Companies such as H&M and Adidas tell Sky News they don’t source from Xinjiang and that suppliers must stick to their policies.
International brands should cut ties with suppliers “implicated in the forced labour” of the Uighur people in China’s Xinjiang region, according to a new campaign.
More than 180 civil rights groups have asked companies to stop sourcing cotton, yarn, textiles and clothing from Xinjiang, and to prohibit supplier factories based outside Xinjiang from using Uighur or other ethnic minority workers.
“To end the slavery and horrific abuses of Uighurs, Kazakhs and other Turkic Muslim peoples by the Chinese government, brands must ensure their supply chains are not linked to the atrocities against these people,” said Jasmine O’Connor, chief executive of Anti-Slavery International.
Roughly a million Uighur people and other minorities have been detained in camps in Xinjiang, in northwest China, according to reports. The Chinese government has said the centres offer voluntary training and are necessary to combat extremism.
Activists say Uighurs who “graduate” from the centres are often sent to work into factories as part of a government scheme, which they describe as “forced labour”. In Chinese state media, this is often described as a poverty alleviation program.
According to the campaign, called Coalition to End Forced Labour in the Uighur Region, the suppliers of brands including H&M, Nike, Adidas and Uniqlo have all been linked to forced labour. Several other companies are also named.
Nike, Uniqlo, H&M and Adidas all told Sky News that they require their production partners to adhere to their companies’ codes of conducts, which cover human and worker rights, and do not source goods from Xinjiang.
H&M also said that it did not work with any garment factories in Xinjiang but was reviewing an “indirect” business relationship with Huafu, a Chinese yarn producer, in a different province from Xinjiang.
Mamatjan Juma, a journalist at Radio Free Asia based in Washington DC, told Sky News that one of his brothers was in a “forced labour facility” in Urumqi, the capital of Xinjiang.
“Right now he’s suffering low pay, low wages – if there’s any wages in one of those forced labour facilities,” Mr Juma said.
“Recently I was told that he’s making earphones. I don’t know if these earphones that I’m using are made by my brother. And he’s also making garments and flags.”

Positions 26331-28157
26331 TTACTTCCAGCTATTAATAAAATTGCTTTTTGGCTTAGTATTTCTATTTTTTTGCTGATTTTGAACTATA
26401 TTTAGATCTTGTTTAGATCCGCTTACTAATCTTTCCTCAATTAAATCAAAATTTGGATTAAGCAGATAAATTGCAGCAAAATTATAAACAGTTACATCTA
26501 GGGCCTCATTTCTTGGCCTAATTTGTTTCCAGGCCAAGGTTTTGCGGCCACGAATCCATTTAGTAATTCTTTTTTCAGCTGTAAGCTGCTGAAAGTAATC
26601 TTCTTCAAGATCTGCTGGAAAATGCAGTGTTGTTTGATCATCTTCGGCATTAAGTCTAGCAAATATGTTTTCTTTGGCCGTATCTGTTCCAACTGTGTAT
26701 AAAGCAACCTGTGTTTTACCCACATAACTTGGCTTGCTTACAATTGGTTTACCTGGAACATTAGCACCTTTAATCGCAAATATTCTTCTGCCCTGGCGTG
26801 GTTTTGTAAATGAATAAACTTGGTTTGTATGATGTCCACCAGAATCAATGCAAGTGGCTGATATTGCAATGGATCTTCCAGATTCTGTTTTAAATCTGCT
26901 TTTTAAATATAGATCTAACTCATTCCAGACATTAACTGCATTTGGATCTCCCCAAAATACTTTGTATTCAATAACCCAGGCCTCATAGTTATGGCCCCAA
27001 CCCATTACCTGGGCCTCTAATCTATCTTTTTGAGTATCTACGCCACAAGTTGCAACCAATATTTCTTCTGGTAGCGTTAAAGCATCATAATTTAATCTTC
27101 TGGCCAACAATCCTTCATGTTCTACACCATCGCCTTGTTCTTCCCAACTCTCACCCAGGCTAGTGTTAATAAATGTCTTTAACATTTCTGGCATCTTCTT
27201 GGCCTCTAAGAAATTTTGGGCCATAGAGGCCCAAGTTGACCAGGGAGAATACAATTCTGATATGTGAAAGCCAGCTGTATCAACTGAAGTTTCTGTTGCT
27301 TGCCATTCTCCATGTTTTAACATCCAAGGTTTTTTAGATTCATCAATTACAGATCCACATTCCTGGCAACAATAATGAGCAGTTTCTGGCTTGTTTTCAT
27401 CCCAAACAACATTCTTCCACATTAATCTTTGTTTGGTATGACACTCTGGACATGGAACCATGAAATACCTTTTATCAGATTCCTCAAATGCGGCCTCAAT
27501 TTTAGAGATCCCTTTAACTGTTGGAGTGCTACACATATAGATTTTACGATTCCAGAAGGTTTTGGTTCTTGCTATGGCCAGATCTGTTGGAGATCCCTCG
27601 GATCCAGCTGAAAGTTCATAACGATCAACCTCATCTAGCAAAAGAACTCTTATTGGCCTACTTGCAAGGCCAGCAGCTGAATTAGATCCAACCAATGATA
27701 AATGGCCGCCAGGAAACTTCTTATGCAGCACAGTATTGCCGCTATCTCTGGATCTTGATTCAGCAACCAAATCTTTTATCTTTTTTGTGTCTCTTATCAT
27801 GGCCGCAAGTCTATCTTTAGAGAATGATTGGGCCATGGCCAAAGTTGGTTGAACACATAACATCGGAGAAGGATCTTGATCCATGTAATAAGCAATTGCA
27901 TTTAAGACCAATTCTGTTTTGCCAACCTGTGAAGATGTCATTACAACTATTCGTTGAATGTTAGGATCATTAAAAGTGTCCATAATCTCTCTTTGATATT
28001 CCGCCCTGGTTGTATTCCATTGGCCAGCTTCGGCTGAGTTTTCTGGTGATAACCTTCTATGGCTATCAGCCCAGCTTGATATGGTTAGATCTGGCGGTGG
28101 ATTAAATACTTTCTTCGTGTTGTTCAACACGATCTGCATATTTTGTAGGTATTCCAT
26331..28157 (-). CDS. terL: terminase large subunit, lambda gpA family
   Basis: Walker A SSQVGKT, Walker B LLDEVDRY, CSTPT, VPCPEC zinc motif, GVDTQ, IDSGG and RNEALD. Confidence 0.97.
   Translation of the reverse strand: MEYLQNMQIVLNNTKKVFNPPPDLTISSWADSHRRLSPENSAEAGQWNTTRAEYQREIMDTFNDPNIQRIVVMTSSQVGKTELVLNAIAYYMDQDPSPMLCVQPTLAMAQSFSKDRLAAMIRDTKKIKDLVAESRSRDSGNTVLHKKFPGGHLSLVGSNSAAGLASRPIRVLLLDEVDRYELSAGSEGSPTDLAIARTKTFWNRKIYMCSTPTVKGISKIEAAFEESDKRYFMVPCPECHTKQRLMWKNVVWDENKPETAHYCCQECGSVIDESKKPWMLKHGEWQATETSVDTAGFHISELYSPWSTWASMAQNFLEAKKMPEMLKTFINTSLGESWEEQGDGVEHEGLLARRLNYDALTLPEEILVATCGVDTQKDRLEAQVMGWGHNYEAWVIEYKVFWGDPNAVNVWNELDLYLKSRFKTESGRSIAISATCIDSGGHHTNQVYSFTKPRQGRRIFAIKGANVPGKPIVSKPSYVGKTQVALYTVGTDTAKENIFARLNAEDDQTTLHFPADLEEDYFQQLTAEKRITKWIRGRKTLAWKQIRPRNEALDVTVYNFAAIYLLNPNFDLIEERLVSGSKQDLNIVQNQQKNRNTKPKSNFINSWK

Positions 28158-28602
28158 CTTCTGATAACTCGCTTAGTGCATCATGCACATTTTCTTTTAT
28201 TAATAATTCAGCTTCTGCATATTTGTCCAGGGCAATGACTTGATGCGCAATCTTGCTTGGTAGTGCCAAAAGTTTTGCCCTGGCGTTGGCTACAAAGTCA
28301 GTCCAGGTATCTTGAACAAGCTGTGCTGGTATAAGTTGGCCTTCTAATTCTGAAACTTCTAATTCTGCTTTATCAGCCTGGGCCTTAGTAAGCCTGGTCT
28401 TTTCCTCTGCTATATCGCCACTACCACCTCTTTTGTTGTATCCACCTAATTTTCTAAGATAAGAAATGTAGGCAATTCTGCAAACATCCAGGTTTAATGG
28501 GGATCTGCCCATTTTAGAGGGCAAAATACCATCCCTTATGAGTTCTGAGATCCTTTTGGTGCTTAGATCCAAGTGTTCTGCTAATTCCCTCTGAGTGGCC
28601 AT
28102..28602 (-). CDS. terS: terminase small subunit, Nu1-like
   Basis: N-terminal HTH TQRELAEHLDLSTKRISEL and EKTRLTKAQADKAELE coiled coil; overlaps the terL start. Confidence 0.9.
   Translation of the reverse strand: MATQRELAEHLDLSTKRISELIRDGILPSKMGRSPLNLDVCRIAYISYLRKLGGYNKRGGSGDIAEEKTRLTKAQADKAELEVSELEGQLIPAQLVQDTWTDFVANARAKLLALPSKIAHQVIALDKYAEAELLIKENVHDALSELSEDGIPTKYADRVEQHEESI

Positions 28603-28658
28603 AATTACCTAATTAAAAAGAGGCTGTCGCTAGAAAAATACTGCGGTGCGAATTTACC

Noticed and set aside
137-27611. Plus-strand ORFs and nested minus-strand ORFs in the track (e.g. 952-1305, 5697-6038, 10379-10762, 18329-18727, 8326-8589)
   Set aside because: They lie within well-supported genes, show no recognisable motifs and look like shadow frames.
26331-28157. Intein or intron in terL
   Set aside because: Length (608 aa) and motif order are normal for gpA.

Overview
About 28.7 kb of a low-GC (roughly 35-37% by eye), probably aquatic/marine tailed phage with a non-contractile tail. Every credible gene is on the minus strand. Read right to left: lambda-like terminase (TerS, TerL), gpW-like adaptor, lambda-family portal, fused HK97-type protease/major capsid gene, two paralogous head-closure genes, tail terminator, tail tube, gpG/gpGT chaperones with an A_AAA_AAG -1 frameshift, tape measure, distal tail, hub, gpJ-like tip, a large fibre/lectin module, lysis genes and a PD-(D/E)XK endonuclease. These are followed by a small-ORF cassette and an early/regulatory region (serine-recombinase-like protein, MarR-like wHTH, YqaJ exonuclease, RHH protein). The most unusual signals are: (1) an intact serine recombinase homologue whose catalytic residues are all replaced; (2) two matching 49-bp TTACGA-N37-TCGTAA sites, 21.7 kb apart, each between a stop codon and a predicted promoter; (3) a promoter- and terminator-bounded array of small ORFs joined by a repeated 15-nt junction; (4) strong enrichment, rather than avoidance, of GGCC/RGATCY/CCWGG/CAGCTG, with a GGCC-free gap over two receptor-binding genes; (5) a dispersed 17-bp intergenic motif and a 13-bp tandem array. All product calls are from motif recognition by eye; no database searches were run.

“My brother doesn’t have any freedom to leave. He cannot leave anytime he wants to. They are only allowed to leave whenever the officials in those factories allow them to leave.”
Mr Juma said many of the re-education centres were “being transformed into labour camps. So basically the camp inmates became factory workers.”
Rahima Mahmut, who is based in the UK and is a project director of the Uighur World Congress, an activist group, told Sky News: “It is humiliating and it is very painful for us Uighurs living in exile to think that even the goods that we are using, we ourselves are using, could be from my own people, imprisoned and forced to work in these factories.
“And we who live in the West, when we are buying these products, allowing companies whose supplies chains are contaminated by this forced labour – it is wrong.
“In the countries where you can stop this, you can do something about it. When there is no market, things can change.”
The campaign comes as governments are putting increasing pressure on the Chinese Communist Party over its treatment of the Uighurs.
British Foreign Secretary Dominc Raab has accused China of “gross and egregious” human rights abuses. Shadow Foreign Secretary Lisa Nandy has called on the British government to apply sanctions against officials involved in alleged abuses.
A spokesperson from the Chinese embassy in the UK has said these allegations are “sheer lies” and “rights and interests of people of all ethnic groups are effectively safeguarded”.
Xinjiang is an ‘autonomous’ region of China, on the doorstep of central Asia, covering a territory six times bigger than the UK.
More than half its 24 million inhabitants come from Muslim ethnic minority groups. Most of them are Uighurs.
Over the last 15 years there have been deadly protests, riots and terrorism. As a result, the Chinese Communist Party has cracked down.
Starting in 2017, the first reports of a network of detention centres began to emerge – huge facilities all across Xinjiang where Uighurs were sent for ‘re-education’.
For a long time China denied their existence but later said they were ‘vocational training centres’, necessary to eradicate terrorism and extremism.